Got an original HP LP2480zx Dreamcolor display? Did it suffer catatonic failure? By that, I mean a failure where when you turn it on, the side-panel buttons and backlight illuminate… and then, after a few seconds, the side buttons fade to black; no picture ever appears, and the buttons do not respond to being pressed. The final firmware update for the Dreamcolor (from way back in 2011!) includes a fix for that very problem:
– Corrects a monitor firmware issue that causes the LP2480zx monitor controls and video output to become unresponsive.
The good news: you can apply that fix even to a catatonic monitor.
The bad news: if you’re on a Mac, or Windows 8 or later, you may not know that such an update even exists, because HP’s support pages don’t mention it.
If you go to the Dreamcolor’s Drivers & Software page and choose any version of OS X, you’ll see something like this:
“Utility – Tools” offers the calibration software, and that’s it.
If instead you choose Windows 8 as your OS, you’ll also see a “Driver – Display / Monitor” category, with the Windows device driver for the Dreamcolor, but that’s all. If you don’t take the hint at the bottom about “specifying another operating system” you’ll be left ignorant of your possible salvation.
(And yes: the highest version of OS X listed is 10.8. The highest version of Windows listed is Windows 8. It’s an older monitor. You get that.)
But, if you select WinXP through Win7, you’ll see this instead:
Selecting “Firmware – Tools” shows this:
And that’s the download link you need for the new firmware.
I had a Windows 7 64-bit machine available, so I used it to update my suddenly-unresponsive monitor (note that you have to install the Windows device driver for the Dreamcolor before the firmware updater will recognize the monitor). It worked fine: after several tense moments with the buttons flashing on and off…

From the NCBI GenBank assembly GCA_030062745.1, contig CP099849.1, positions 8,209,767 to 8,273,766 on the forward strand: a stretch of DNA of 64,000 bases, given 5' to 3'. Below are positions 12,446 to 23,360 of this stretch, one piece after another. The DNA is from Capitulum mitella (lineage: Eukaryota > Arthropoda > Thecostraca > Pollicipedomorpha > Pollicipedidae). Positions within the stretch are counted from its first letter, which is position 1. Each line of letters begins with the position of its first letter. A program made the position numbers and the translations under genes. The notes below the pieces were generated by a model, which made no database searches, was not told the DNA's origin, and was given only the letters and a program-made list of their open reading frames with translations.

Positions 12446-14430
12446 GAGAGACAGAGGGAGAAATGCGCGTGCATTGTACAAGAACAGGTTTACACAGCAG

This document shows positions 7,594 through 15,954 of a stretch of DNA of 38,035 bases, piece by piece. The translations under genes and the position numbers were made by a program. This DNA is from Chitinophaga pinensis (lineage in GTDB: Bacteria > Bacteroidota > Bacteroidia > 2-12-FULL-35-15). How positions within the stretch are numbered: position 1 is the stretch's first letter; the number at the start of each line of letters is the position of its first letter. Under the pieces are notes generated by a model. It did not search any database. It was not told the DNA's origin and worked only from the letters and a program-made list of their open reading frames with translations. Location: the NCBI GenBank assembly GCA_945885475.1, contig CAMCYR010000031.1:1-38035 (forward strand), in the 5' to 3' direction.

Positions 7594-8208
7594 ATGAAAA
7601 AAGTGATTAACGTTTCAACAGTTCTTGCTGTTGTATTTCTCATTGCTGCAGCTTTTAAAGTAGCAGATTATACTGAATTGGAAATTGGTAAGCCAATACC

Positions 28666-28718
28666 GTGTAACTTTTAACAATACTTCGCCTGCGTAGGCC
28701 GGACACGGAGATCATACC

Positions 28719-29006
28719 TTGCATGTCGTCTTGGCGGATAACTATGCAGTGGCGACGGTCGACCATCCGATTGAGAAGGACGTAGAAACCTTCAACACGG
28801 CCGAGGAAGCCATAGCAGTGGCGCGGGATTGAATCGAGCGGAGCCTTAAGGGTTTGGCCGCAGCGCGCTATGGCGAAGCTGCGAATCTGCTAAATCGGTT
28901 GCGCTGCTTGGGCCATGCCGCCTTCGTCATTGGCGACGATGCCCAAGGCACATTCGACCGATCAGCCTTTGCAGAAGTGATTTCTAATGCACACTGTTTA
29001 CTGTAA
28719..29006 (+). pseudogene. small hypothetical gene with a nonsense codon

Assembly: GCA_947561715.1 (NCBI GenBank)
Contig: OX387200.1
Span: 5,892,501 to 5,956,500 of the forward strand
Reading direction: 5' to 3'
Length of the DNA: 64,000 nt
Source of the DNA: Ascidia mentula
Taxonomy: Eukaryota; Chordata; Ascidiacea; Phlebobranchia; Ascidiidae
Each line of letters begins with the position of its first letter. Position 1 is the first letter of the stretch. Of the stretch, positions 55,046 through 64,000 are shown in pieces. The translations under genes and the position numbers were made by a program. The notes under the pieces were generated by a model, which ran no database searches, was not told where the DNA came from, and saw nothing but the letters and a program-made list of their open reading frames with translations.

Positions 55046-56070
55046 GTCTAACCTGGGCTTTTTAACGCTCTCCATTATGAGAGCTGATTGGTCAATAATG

The HP DA Firmware Updater Utility identifies the monitor and automatically selects the firmware updates that need to be uploaded to the monitor.
The monitor will go black, and the LEDs will blink on and off in 1-second intervals. When the flashing of the LEDs increases to two times a second, the monitor is in the final process of updating. Do NOT disrupt the power at this time.
Once the firmware update is complete, the Microsoft Windows desktop is displayed and a status message appears indicating the success of the update.
…my monitor was restored to responsive life once again:
(And yes, you there in the peanut gallery: I attached the dead Dreamcolor as a second monitor. I ran the updater on the primary monitor’s screen: that’s how I was able to see what I was doing. Sheesh!)
I had to recalibrate the display afterwards as my previous calibrations were lost, and the colors had become quite peculiar.
Just now, I tried running the device driver installer and the updater on a Windows 10 virtual machine on my Mac (and initially ran afoul of the “blocked publisher” problem, but that’s a whole ‘nother story). I stopped just short of executing the update itself, because my monitor is already up-to-date, and I don’t know if the updater works properly from inside a VM, and, um, I’m a coward. But the code runs; it appears to work properly even on Windows 10. If you do try to install from a VM — which you do at your own risk — remember to unplug the USB cable from the Dreamcolor, plug it in with the VM running, and use the VM’s controls to assign the connection to the VM, not to the Mac.
So don’t despair: if you have one of these puppies languishing in a corner, fetch it out and try running the updater.
And if you have a Dreamcolor that’s working but hasn’t had the update done, don’t dawdle: it’s easier to do while the monitor still functions, because rustling up a second monitor (and having a PC or Mac with dual ports to drive both displays) can be inconvenient — and also because the Dreamcolor, being a highly advanced display, is scientifically optimized to fail just at the moment when you most need it to work.